Originally Posted by helivaguy
still dont understand the concept of using one...
if im driving my car and my front right wheel hits a divit or debris in the road the wheel will compress or popup so why would i want the left front wheel to do the same?
without the swaybar at least one wheel will stay planted to the ground.
has anyone tried running without the front swaybar on the team magic?
Roll Bars are secondary springs that are used only during cornering, and are used for fine tuning the balance of grip created by the roll of the vehicle. In many cases with RC cars they are not needed unless you cannot get your car stiff enough in the corners while keeping it from bouncing down the straights. Or you are having a problem with a tire lifting off the ground. If you are having a problem with a tire lifting put a roll bar on the opposite end of the car.
Touring car or road car roll bars are the simplest form of roll system. The system usually consisting of one bar at some diameter that connects to both the left and right suspension arms. When the suspension raises or lowers equally on each side the bar has no effect on the suspension of the vehicle. When the car rolls into a corner the bar has two effects the first effect is that the suspension gets a little harder on the outside of the vehicle due to the torsion affect of the bar. The second effect is that the bar will lift the inside tire off the ground which will level out the car and reduce the pressure placed on the outer tire. The leveling effect is what makes this system work.
This system works on the premise of reducing grip forces to equalize the balance of a vehicle. Due to the reduction of grip philosophy the use of this system can be out of place and cause more reductions than gains. The biggest gain that this system can make is to keep all four wheels on the ground.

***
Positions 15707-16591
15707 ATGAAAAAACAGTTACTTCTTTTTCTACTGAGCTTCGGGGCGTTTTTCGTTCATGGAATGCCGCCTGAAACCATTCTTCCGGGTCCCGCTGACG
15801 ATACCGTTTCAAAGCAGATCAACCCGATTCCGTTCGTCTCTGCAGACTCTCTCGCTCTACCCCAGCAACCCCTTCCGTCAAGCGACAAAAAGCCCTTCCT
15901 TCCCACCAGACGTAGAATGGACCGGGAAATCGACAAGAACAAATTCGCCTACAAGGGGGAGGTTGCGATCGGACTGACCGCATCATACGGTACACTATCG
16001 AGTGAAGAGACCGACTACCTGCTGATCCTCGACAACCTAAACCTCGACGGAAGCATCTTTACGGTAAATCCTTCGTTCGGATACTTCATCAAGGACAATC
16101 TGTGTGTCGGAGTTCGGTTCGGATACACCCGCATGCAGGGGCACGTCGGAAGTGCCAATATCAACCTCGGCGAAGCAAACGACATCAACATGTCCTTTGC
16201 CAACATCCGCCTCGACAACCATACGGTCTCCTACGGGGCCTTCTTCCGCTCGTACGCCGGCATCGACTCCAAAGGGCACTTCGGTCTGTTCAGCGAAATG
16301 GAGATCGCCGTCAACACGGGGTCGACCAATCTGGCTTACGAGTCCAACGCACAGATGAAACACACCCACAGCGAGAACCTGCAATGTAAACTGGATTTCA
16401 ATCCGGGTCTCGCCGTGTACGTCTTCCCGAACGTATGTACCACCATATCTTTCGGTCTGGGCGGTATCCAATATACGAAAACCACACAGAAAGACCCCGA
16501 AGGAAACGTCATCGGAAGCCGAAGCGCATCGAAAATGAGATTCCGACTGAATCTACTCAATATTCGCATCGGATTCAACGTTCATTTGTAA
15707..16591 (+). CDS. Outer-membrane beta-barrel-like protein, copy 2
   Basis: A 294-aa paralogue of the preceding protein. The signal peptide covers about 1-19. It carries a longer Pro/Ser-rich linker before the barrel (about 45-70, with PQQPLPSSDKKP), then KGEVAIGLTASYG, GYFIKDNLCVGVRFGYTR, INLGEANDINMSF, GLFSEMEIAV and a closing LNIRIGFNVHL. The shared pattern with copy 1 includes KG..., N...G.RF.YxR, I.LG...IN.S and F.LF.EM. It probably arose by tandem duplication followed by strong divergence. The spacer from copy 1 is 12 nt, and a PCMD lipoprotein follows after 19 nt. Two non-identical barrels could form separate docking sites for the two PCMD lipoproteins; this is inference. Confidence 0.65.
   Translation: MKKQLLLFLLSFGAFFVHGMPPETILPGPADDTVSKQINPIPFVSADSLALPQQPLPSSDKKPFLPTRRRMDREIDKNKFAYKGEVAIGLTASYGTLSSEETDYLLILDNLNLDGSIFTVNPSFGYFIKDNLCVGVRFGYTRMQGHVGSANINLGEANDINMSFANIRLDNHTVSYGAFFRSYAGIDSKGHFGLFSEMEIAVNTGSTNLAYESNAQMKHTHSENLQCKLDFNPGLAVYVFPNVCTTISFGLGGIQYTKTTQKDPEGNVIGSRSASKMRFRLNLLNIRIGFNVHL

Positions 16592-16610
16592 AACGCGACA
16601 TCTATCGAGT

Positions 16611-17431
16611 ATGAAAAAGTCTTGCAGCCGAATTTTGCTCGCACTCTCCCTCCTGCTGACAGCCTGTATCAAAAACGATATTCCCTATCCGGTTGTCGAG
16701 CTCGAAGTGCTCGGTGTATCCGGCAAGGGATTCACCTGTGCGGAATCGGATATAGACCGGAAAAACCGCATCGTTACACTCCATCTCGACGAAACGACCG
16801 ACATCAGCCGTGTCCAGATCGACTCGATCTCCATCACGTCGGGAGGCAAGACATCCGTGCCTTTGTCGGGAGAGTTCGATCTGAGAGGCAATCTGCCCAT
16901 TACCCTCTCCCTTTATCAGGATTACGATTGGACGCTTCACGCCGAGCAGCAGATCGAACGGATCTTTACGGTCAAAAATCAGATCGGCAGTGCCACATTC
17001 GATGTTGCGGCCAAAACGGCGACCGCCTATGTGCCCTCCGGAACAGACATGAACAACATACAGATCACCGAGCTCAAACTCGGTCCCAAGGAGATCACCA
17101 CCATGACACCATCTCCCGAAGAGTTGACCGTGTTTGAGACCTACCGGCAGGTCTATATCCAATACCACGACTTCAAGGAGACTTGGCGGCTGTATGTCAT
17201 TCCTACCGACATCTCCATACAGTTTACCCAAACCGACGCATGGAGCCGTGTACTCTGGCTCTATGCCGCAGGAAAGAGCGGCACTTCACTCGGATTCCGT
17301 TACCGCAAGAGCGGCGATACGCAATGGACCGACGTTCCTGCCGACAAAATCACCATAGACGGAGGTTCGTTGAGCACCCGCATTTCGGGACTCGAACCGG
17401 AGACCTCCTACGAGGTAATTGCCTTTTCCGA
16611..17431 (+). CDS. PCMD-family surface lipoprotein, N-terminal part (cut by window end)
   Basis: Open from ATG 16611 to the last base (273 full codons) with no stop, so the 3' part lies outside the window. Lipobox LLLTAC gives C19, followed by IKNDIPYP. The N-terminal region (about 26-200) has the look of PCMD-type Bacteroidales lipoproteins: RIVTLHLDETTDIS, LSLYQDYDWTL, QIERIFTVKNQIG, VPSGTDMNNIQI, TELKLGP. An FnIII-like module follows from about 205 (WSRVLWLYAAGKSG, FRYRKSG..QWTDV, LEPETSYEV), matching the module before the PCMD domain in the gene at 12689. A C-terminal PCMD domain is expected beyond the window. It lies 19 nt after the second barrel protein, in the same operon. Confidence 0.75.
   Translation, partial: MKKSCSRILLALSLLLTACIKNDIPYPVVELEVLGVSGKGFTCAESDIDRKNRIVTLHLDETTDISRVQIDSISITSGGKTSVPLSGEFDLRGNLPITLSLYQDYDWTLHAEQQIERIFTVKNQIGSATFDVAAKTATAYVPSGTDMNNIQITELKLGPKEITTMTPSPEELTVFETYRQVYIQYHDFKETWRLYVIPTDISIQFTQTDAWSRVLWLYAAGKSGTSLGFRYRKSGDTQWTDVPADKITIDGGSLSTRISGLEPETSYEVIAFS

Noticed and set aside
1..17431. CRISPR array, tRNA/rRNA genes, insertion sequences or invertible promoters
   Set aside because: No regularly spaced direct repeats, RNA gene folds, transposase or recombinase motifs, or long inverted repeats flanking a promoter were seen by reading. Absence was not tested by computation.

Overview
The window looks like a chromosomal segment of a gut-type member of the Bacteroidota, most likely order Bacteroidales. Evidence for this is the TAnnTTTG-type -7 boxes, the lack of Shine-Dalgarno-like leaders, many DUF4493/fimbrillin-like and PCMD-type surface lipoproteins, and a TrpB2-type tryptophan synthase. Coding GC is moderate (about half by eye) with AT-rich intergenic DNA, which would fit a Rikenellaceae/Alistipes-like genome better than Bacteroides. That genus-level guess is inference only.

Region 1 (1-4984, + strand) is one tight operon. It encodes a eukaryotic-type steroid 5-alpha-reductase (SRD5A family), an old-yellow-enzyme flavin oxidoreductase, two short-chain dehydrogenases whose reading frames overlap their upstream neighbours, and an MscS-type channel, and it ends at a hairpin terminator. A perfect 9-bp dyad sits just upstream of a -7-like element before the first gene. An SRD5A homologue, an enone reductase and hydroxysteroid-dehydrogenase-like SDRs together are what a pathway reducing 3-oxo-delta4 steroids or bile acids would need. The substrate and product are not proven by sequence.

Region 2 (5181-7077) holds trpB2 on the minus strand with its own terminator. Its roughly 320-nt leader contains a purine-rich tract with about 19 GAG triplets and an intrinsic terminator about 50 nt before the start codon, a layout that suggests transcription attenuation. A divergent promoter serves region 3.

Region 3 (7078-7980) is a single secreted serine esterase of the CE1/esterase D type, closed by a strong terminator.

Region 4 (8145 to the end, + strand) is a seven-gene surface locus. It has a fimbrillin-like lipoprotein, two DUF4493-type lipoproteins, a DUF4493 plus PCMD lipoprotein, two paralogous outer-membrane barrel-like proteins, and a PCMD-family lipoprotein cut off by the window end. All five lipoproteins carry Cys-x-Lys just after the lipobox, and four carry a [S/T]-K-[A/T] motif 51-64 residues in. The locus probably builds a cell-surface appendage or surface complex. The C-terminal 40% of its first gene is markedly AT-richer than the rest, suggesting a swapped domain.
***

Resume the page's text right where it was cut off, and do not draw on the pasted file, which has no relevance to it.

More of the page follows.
When the suspension is set soft while cornering, a vehicle will have the tendency to dive under heavy braking and or squat under hard acceleration. When the car dives under braking, it can lift up the rear inside tire. This lifting of the tire is reducing a whole tire worth of grip through cornering. To get that tire back on the ground would be a big gain. To do this you would use a front anti roll bar. Using the front anti-roll bar to fix the problem on the rear works because of the nature of the system. Since the roll system lifts the inner tire to correct the roll of the car it also sets the rear inside tire closer to the ground or adds pressure at the rear. If the front roll bar lifts the inside tire enough (reduces outer front grip and roll) the inside rear tire will be placed back on the ground. Hard acceleration in a corner can have the same effect as hard braking but the exact opposite. The front tire will lift instead of the rear, putting a rear roll bar will correct this.
Once the larger problem of tire lifting is solved then you use the roll bars on the front and rear to achieve the correct roll to provide the optimum pressure to the tires that are being used. You can however limit the roll to much and this will reduce grip on the tires taking you out of the optimum settings. This type of roll system affects the ride height of the vehicle so compensations may have to be made in the straight line set-up to compensate.
Hope it helps